Instead of working for the public, Trump officials are scrambling to 'reverse-engineer' policies and contort reality to keep up with his lies.
Many people were left scratching their heads recently when Trump completely fabricated the existence of an upcoming tax cut, and then pledged to deliver on the imaginary policy before the midterm elections.
Even Trump's allies on Capitol Hill and within his own administration had no idea what he was talking about when he told reporters over the weekend that he was working on passing a new tax cut for middle-class Americans.
No such plan was in the works, and carrying it out would require passing legislation — but Congress isn't even session right now and will not return until after the Nov. 6 election.
"Yet Washington's bureaucratic machinery whirred into action nonetheless — working to produce a policy that could be seen as supporting Trump’s whim," The Washington Post reported.
In what has apparently become a routine practice, congressional Republicans and White House officials soon found themselves scrambling to come up with a way to make Trump's lie seem real — and to deceive the American public about the whole thing.
One of the proposals being considered to stand in for an actual tax cut is a "symbolic nonbinding 'resolution' designed to signal to voters ahead of the elections that if Republicans hold their congressional majorities they might pass a future 10 percent tax cut for the middle class," according to the Post.
Trump's allies in Congress have said they will work with the White House and Treasury Department to "develop" the symbolic, non-binding piece of paper as part of a plan to cover for Trump's habitual lying — by lying to voters.
As the Post noted, this is far from the first time that Republicans and officials working for the administration have ended up "reverse-engineer[ing]" policies after Trump publicly committed to a policy that did not yet exist. Nor is it the first time they have manufactured evidence to prop up Trump's lies and conspiracy theories.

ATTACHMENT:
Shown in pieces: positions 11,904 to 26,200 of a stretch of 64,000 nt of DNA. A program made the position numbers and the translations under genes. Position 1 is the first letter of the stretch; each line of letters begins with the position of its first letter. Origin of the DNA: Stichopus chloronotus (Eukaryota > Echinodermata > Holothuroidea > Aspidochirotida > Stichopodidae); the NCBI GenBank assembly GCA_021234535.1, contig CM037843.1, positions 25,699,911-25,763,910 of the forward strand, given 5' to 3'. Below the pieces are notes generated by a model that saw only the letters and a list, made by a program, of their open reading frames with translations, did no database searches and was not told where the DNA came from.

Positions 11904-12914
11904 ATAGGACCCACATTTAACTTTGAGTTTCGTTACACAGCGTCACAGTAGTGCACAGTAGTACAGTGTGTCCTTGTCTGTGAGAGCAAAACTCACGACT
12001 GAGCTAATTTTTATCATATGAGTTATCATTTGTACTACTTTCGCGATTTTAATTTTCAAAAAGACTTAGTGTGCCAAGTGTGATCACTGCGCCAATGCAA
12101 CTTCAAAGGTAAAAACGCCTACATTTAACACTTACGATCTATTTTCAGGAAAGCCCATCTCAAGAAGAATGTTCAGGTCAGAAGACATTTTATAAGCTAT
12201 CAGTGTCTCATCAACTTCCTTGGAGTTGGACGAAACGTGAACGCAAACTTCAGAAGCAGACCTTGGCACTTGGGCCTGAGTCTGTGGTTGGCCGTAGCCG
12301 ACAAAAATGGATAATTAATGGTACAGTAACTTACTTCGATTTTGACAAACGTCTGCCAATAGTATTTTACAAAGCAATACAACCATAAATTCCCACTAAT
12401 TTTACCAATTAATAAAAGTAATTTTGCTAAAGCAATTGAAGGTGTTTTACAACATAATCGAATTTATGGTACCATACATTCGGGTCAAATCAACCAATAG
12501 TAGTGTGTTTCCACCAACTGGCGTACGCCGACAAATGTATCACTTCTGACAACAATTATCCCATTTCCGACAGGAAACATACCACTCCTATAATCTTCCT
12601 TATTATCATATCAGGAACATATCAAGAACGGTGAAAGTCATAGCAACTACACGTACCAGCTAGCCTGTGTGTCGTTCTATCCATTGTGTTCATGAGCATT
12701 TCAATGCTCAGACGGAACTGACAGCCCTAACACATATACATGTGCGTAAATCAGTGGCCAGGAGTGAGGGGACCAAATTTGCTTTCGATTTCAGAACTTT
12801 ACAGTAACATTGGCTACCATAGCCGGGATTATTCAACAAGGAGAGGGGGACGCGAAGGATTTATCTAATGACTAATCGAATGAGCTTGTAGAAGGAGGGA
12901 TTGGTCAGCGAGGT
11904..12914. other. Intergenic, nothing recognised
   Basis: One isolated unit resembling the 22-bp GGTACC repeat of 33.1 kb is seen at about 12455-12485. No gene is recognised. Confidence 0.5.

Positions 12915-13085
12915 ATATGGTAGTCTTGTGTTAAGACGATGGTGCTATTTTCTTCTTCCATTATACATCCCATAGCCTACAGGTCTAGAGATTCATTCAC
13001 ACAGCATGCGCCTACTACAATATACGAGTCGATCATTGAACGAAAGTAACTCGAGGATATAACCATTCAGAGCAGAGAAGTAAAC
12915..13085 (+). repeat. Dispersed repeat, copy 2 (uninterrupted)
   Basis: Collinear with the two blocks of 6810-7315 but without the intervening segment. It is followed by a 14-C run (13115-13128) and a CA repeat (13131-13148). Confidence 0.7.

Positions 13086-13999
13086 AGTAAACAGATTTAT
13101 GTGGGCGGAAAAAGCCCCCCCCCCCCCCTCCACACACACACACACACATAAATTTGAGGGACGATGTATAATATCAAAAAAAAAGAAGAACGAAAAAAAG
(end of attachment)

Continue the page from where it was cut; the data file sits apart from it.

At the Pentagon, officials had to spring into action to plan a military parade when Trump announced his intent to hold one. Later, when Trump publicly floated the idea of a Space Force, the Pentagon had to create one.
At the Commerce Department, officials had to hurriedly develop a plan for auto tariffs after Trump threatened to impose them on the auto industry.
At the Defense Department, Secretary James Mattis and other top military brass were forced to figure out how to react when Trump abruptly announced a new ban on transgender service members.
Going even further back, Trump kicked off his presidency with a series of lies, including the false claim that widespread voter fraud was the reason he lost the popular vote to Hillary Clinton. A formal committee was convened to investigate the matter, but it was disbanded amid a slew of legal trouble after only two meetings.
Trump also insisted that his inaugural crowd sizes were the biggest ever, and reportedly made it clear to government agencies that they were expected to play along. It was later revealed that the White House had ordered his inaugural photos to be edited to make the crowd look larger.
And just this week, the White House, the Department of Homeland Security, press secretary Sarah Huckabee Sanders, and Vice President Mike Pence all jumped to Trump's defense to prop up his lie about "unknown Middle Easterners" traveling with a so-called "caravan" of migrants from Central America. Only hours later, Trump admitted to reporters that he had no evidence for his claims, saying, "There's no proof of anything."
Trump keeps lying because he knows he can get away with it, and he gets away with it in large part because he is surrounded by a network of enablers spanning the White House, both chambers of Congress, and nearly every major government agency.
After Trump announced Monday at a rally for Ted Cruz that he would be enacting his fake tax cut by "next week," his enablers got to work once again trying to figure out how to cover for his latest lie.
According to CNN, aides in the House scrambled "to figure out if they could, or even needed to, draft something that would address what the President was promising," while Republican officials in the Senate said they contacted their House colleagues for guidance "only to find out there wasn't any -- nobody was sure what exactly the President was referencing."
Perhaps that's because Trump himself isn't sure.
With midterms approaching, Trump is alternating between blurting out things he thinks voters want to hear, lying about his own accomplishments, and launching into unhinged fits of falsehoods. And thanks to his enablers, your tax dollars are paying to prop it all up.
Published with permission of The American Independent Foundation.